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Have You Met Max F. James?

Entrepreneur and philanthropist Max F. James ascribes to the motto “Be a blessing to the innocent and those who protect them.” As Founder and Chairman of Camp Soaring Eagle Foundation, he, the Board of Directors, and the foundation staff offer children with life- threatening illnesses the chance to experience normal camp life and activities. “At each camp, a craftsman takes a tree and carves a totem pole out of it with an eagle on top. When camp concludes, the children form a circle around the totem, then their parents and the staff form another circle of love and protection around the children. It’s quite a moving ceremony!” In 2011 Camp Soaring Eagle hopes to bring 600 people to camp.

Max began his life as a Tennessee farm boy where his father was a share cropper. “We were the typical country story: no indoor plumbing, did our laundry in a fire pot outdoors, and of course no phone or TV, although we had electricity. I hated the farm, it was hard work and it seemed like we never finished. When I was thirteen my dad said ‘You don’t like the farm do you? I’ll make you a deal, you can do anything you want on two conditions: if you make good grades, and stay out of trouble’. Now that I look back, this was quite a sacrifice for him since he needed to hire someone to take my place on the farm.”

During his high school years Max lived in the small town of Humboldt, Tennessee, halfway between Memphis and Nashville. “I was employed in a dry goods store, sacked groceries, worked in a men’s haberdashery, and became a jack of all trades to earn some money. But I was also active in school, played basketball, ran track, and played the trumpet. I also was president of the student council, president of the band, and won a state debate title. During my senior year I became an administrative assistant to a congressman in Washington, DC. As we like to say in Tennessee, that was ‘real tall cotton’!”

Max finished his diploma by correspondence and was accepted by the US Air Force Academy in Colorado Springs. “When I was there the other cadets and I would say the program was like cod liver oil, good for you, but didn’t make it taste any better! Again, I applied myself, was president of the Cadet Officers’ Club, on the diving team, and editor of the student magazine, made the Dean’s List, the Commandant’s List and the Superintendant’s List. I graduated as a Cadet Lieutenant Colonel, got married soon after, flew in the Astronaut Recovery Program, and then volunteered for Vietnam.” James was in Southeast Asia a year where he followed fighter jets into North Vietnam, and picked up men for rescue from his helicopter. During his tour of duty he flew over 200 combat missions and was shot down twice. He was honored with many military awards, including three Distinguished Flying Crosses for his actions for courage under fire. “For the men I rescued, it was either the Hanoi Hilton or me, so they were really glad to see me! I pulled ten pilots out of the jungle, including one classmate of mine. After Vietnam I came home and was a combat instructor for a time, then went to the Stanford Graduate School of Business and earned my MBA.”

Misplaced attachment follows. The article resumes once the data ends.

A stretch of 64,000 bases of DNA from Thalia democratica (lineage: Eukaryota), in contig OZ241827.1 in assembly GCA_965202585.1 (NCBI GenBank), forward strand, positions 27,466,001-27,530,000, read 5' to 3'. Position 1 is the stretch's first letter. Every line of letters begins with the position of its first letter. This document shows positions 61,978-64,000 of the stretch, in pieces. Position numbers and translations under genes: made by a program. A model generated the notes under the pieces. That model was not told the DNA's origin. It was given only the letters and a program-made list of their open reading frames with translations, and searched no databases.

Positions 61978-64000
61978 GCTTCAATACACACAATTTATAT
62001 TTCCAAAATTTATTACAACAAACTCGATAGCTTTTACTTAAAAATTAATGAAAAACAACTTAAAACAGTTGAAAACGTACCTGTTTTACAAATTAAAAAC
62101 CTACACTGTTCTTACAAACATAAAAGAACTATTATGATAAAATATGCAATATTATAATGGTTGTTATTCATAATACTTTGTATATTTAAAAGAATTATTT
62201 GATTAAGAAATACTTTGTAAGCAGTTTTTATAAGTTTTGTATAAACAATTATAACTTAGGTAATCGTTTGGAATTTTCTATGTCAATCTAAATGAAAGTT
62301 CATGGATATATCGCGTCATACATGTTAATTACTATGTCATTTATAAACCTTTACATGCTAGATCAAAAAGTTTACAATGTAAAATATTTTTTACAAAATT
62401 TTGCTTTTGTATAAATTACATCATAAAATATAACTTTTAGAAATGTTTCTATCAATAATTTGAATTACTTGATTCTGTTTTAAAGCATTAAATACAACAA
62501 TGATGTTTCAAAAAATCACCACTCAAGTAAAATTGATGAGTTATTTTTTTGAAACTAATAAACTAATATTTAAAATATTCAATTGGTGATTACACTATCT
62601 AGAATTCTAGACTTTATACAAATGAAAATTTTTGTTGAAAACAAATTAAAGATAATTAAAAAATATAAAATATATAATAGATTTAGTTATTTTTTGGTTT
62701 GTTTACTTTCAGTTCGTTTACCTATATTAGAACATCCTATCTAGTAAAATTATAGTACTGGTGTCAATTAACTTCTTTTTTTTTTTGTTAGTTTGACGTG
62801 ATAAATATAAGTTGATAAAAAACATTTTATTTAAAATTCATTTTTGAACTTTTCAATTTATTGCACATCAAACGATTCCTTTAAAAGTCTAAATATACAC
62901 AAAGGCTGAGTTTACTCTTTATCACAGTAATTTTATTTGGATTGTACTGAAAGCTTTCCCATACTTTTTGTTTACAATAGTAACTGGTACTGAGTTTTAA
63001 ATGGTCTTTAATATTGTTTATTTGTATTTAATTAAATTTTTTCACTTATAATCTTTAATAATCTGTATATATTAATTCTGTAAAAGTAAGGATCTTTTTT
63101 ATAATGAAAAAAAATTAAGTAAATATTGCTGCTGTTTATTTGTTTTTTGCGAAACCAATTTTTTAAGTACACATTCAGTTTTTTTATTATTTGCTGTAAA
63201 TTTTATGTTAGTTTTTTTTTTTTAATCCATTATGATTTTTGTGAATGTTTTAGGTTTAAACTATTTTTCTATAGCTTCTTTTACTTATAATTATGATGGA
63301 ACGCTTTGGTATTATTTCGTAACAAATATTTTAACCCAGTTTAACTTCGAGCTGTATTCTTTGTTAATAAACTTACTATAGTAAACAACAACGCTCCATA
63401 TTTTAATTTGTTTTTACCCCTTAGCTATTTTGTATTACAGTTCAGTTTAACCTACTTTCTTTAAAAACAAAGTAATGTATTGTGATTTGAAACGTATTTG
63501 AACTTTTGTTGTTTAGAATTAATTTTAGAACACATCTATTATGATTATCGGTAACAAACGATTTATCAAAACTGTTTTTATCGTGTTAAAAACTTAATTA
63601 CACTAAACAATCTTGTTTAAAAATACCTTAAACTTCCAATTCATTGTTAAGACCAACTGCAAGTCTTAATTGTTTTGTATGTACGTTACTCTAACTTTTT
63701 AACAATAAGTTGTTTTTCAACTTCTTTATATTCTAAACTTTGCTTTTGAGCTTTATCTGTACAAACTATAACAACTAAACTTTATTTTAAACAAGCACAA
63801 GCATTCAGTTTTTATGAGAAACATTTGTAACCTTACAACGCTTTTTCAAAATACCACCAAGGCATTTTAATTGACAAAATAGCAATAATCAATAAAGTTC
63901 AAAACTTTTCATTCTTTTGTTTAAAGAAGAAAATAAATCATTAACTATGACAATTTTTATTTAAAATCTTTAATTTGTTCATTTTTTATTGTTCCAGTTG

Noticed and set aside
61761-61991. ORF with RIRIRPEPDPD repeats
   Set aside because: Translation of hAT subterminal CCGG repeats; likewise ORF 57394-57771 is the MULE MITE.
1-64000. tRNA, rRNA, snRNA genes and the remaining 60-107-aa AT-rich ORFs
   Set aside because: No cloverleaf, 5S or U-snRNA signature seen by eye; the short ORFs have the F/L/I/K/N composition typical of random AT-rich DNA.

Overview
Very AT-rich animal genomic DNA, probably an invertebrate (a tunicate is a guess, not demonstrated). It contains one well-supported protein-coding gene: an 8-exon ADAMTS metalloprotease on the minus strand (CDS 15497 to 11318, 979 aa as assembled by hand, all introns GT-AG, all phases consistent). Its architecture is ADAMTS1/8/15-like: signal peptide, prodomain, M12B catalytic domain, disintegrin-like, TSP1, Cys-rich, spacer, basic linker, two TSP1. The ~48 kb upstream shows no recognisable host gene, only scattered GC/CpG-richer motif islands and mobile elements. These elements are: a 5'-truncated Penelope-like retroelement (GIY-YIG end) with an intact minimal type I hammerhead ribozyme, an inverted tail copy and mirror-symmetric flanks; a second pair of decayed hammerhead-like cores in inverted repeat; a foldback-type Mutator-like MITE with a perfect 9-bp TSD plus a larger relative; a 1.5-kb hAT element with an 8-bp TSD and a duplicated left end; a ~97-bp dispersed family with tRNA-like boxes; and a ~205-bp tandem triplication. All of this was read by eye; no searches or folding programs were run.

After graduate school Max James worked for--who was then considered the richest man in the world--a Saudi Arabian. “He had his own 727 and yacht. But the Saudi Arabian was a type of ‘merchant prince’ because he also did a lot of good for his country by setting up hospitals, housing, water treatment plants and helping with their agriculture. But one day I said, I’m not getting paid more than what it takes to run his yacht for a single day! I was buying and selling real estate for him all over the world, so I left and became the president of a real estate firm. Then I was named Chairman of the Salt Lake International Center, and eventually became a partner with Cecil Day of Days’ Inn. After being in the hotel business for a while, I invested with the nutritional supplement industry, including Metabolife.”

Today Max is the owner of American Kiosk and North American Kiosk with specialty retail operations in over 800 locations, along with owning the exclusive distribution rights for ProActiv skin care line. Max was named the first inductee into the Specialty Retail Hall of Fame. “My two children and my wife, Linda, helped me build the business, so we set up a family foundation, wanting to start giving back to the community. Over the years we wrote a lot of little checks, but then my son sent me to Orlando, Fl, to Camp Boggy Creek, one of Paul Newman’s Hole In the Wall camps, where seriously ill kids can attend a medically supervised camping program. We decided we could also do something like that. We concentrate on 3 major areas- send kids to various Hole In The Wall camps, and do weekend camps for up to 30 at a time at Jackpot Ranch. Finally, we hold family camping retreats at the Briar Patch Inn in Sedona where these unfortunate children, their parents and their siblings can have fun together and eat well.”

Recently, Max F. James was named the recipient of the Air Force Academy's Distinguished Graduate Award for 2010. This award recognizes “Academy graduates whose singular and distinctive contributions to our society and nation have set them apart from other graduates.” This truly was an appropriate award for a man who has served his country, became a success through American ambition, and is now a blessing to children through Camp Soaring Eagle.

What are your volunteer activities? US Air Force Academy and its Center for Character and Leadership Development, the Boys and Girls Clubs, Founder of Camp Soaring Eagle, St Jude's Children's Hospital, Steve Young’s Forever Young Foundation, and the Muhammad Ali Parkinson's Research Center.

Who inspired you to give back to your community? I have been tremendously blessed and strongly believe that when one gives it comes back tenfold.